As variants of the S protein emerge such as Omicron it will be important to continue to evaluate the potential pathological consequences of circulating S protein. The current study by Avolio et al. found similar results with the Alpha and Delta variants of the S protein on human cardiac pericytes [3]. Although the findings of the current study are provocative, future investigations need to expand the doses of S proteins to lower levels and other S protein variants for in vitro studies. Lastly, as we investigate SARS-CoV-2 and the circulating S protein and the impact on human health, we will be better prepared to treat patients as COVID-19 moves from a pandemic to an endemic status.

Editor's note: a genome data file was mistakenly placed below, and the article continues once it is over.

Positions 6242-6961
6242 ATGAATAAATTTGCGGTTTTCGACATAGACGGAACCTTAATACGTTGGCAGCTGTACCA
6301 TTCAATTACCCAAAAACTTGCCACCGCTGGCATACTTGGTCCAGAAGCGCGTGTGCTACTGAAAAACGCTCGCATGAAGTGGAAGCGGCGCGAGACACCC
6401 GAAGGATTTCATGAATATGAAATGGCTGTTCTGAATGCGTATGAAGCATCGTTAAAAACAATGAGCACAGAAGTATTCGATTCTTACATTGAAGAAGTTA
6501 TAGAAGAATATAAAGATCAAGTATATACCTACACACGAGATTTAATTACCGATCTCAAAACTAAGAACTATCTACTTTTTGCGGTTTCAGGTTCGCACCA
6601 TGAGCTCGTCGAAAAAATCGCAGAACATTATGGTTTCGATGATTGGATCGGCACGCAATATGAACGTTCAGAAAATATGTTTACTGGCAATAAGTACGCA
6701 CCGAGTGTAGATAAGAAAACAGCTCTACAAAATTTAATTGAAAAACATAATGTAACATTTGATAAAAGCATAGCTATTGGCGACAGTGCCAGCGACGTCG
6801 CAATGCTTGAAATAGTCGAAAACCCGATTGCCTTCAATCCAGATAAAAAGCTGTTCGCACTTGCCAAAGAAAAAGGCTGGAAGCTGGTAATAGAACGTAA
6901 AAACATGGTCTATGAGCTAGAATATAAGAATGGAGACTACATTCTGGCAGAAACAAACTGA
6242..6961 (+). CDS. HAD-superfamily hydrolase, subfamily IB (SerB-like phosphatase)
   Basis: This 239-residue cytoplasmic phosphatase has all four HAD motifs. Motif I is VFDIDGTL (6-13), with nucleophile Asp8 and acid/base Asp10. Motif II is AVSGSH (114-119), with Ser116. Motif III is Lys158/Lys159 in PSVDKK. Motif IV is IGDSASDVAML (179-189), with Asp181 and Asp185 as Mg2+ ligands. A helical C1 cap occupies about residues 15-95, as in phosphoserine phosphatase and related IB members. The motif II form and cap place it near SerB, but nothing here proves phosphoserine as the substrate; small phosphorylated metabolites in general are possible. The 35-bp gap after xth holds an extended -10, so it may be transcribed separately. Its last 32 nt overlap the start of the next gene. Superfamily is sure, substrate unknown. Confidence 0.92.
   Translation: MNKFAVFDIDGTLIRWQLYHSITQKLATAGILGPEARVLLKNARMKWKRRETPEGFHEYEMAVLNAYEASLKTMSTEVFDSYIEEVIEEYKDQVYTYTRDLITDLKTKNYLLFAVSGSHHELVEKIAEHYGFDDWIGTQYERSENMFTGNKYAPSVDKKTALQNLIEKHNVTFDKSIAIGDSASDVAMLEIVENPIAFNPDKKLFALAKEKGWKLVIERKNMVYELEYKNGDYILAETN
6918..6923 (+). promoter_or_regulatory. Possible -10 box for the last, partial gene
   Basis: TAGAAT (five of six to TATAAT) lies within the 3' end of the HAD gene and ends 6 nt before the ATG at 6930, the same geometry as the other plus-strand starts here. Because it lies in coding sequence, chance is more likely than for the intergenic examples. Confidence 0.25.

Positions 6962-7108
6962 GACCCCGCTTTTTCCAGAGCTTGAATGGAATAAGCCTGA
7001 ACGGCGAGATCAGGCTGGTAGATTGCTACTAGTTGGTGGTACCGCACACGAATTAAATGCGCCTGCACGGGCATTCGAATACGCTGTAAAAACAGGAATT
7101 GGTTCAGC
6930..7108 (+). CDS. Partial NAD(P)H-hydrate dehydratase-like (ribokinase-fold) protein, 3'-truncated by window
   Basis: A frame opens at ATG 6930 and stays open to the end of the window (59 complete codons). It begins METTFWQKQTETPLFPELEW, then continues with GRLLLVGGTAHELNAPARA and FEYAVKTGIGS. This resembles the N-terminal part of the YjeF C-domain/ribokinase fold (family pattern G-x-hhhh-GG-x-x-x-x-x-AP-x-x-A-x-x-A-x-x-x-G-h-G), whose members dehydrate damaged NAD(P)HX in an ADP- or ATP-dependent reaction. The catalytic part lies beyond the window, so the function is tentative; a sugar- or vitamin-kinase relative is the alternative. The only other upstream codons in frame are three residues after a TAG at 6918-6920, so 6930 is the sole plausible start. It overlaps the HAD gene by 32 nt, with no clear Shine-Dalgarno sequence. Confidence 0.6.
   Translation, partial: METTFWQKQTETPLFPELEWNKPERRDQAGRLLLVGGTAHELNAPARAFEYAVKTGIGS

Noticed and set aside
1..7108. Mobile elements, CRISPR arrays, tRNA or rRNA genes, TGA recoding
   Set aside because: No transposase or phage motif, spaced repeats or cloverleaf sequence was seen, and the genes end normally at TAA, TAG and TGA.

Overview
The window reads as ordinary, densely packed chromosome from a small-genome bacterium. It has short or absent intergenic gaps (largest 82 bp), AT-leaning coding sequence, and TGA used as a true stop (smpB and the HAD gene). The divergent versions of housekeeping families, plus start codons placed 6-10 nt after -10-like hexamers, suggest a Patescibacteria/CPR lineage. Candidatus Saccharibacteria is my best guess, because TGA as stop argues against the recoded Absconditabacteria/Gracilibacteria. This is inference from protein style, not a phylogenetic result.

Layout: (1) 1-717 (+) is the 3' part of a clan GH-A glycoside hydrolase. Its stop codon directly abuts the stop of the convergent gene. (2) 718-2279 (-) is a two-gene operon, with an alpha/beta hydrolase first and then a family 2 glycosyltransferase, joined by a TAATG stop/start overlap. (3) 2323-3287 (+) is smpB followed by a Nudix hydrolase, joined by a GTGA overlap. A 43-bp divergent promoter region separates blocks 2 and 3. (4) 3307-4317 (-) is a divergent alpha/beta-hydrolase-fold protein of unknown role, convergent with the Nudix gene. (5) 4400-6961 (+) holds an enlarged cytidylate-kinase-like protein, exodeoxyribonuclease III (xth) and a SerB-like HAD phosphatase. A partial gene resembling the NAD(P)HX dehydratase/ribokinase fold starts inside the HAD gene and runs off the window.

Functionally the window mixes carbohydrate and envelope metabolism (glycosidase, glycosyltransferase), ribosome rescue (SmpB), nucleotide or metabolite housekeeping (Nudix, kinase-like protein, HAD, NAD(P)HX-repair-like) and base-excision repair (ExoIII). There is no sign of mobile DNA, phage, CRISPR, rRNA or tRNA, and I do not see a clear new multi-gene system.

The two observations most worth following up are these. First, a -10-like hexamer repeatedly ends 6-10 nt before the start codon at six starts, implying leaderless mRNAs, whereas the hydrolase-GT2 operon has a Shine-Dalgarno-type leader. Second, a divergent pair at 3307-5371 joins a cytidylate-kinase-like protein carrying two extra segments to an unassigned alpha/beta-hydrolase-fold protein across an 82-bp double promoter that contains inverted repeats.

The author declares that there are no competing interests associated with the manuscript.

This work was supported by the National Institute of Health (NIH) [grant number DK103616].

Servier Medical Art was used to generate the Figure and is licensed by Servier under a Creative Commons Attribution 3.0 Unported License.

     
  • ACE2

    angiotensin-converting enzyme-2

  •  
  • CD147

    cluster of differentiation 147

  •  
  • S

    spike protein